In English, many things are named after a particular country – but have you ever wondered what those things are called in those countries?
- In English, conjunctions, determiners, interjections, particles, and pronouns are grammatical words.
- I could fall in love habitually with my own eclectic stream of verbs and interjections and clauses.
- When it is on its own and used to express an emotion, I chose an equivalent interjection in French: for example, Ça alors!
- Mark Liberman has an interesting post over at Language Log about the spelling of interjections and onomatopoetic words in comic strips.
- I laughed at their jokes, acknowledging their comments with interjections of approval.
- Two significant categories, of course - an article lacking interjections and pronouns, for example, would not pack the punch of one without any nouns or verbs.
- These disconcerting interjections of human speech into an otherwise depopulated realm help illuminate an ambiguous statement about technology in Omit's work.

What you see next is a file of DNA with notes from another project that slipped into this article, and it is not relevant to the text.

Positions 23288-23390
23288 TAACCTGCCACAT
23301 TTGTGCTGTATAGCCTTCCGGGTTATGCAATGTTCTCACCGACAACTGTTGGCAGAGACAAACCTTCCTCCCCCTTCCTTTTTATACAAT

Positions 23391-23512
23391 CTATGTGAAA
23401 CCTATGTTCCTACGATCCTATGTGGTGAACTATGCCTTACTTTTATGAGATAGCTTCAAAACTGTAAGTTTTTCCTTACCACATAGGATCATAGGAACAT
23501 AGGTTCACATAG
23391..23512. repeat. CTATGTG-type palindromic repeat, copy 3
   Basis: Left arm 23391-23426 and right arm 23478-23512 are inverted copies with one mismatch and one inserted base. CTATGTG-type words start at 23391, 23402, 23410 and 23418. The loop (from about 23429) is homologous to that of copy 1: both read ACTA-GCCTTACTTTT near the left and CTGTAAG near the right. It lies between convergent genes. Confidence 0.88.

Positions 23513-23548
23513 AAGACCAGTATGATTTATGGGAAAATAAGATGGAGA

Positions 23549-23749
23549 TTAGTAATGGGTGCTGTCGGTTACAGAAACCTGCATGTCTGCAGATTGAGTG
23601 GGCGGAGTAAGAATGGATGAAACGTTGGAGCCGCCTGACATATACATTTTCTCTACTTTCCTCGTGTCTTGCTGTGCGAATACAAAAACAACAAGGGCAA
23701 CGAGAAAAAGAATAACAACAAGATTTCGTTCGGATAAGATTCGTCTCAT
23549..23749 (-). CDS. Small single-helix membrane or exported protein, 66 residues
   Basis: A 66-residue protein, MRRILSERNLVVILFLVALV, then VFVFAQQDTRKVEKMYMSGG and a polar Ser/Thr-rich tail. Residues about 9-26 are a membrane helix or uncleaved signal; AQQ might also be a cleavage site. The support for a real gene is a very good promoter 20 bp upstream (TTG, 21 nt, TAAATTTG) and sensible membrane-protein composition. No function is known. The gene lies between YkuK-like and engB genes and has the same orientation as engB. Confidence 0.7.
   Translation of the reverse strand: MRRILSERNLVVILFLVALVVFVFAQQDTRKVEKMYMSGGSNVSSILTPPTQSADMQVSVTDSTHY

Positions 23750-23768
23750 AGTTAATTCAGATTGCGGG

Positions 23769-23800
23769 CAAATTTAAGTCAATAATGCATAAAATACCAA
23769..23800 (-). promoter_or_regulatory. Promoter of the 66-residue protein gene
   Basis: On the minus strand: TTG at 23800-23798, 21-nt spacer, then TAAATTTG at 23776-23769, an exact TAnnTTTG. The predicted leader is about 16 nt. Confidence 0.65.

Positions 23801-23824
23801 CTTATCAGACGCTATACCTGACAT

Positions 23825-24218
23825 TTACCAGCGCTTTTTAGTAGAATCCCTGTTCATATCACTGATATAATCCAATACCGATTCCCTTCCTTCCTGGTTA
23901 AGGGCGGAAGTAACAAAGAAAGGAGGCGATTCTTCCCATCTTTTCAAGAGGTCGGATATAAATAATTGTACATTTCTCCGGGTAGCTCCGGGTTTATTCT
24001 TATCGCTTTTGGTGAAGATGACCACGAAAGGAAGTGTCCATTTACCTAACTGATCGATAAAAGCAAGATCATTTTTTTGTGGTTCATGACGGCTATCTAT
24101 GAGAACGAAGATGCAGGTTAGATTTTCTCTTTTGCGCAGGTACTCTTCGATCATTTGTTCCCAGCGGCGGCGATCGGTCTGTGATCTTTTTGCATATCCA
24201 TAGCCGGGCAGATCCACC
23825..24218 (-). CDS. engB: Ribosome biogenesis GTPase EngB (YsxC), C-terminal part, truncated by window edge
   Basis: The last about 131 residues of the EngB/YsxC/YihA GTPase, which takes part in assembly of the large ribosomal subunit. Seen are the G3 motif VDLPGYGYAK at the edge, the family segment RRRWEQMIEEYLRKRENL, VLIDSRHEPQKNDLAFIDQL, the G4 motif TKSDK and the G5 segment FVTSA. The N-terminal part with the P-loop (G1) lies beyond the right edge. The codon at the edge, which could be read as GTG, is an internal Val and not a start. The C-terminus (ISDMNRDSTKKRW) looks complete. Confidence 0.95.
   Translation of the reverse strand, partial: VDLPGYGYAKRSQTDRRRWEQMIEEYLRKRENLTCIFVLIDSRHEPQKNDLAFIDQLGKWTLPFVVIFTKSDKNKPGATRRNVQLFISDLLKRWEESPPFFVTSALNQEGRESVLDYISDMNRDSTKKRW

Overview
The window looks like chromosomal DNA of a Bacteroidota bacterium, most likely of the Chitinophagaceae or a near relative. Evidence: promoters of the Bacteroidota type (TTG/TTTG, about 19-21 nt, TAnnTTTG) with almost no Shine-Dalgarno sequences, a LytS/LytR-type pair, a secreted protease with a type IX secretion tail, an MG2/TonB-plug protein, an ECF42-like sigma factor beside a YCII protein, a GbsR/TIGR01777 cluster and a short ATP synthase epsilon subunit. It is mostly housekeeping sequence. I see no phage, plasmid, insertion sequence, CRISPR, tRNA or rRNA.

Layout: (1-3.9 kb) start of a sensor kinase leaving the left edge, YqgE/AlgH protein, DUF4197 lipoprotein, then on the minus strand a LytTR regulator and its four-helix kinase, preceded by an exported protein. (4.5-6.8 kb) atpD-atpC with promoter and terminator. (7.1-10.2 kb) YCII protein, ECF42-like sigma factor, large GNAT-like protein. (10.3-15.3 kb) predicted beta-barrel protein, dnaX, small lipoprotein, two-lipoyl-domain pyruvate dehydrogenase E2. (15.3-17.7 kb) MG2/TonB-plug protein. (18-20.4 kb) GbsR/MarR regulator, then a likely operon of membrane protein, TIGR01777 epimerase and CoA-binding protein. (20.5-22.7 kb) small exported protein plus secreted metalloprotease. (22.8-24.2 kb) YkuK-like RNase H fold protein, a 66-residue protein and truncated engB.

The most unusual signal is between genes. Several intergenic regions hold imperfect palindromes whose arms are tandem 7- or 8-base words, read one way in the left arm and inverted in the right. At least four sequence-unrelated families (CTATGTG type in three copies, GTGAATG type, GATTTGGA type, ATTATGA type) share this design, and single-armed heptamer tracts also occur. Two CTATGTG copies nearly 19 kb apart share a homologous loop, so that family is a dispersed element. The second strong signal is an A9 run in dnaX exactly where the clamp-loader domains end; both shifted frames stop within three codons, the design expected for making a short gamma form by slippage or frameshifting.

- These dogs, when they spring into one's consciousness, are likely to bark out interjections such as, ‘What, ho!’
- I am working on a book about the parts of speech - that's right, nouns, verbs, interjections and all the rest.
- I'd provide interjections such as ‘uh huh’, ‘ahh okay’ and ‘rightey oh then’.
English has borrowed many of the following foreign expressions of parting, so you’ve probably encountered some of these ways to say goodbye in other languages.
Many words formed by the addition of the suffix –ster are now obsolete - which ones are due a resurgence?
As their breed names often attest, dogs are a truly international bunch. Let’s take a look at 12 different dog breed names and their backstories.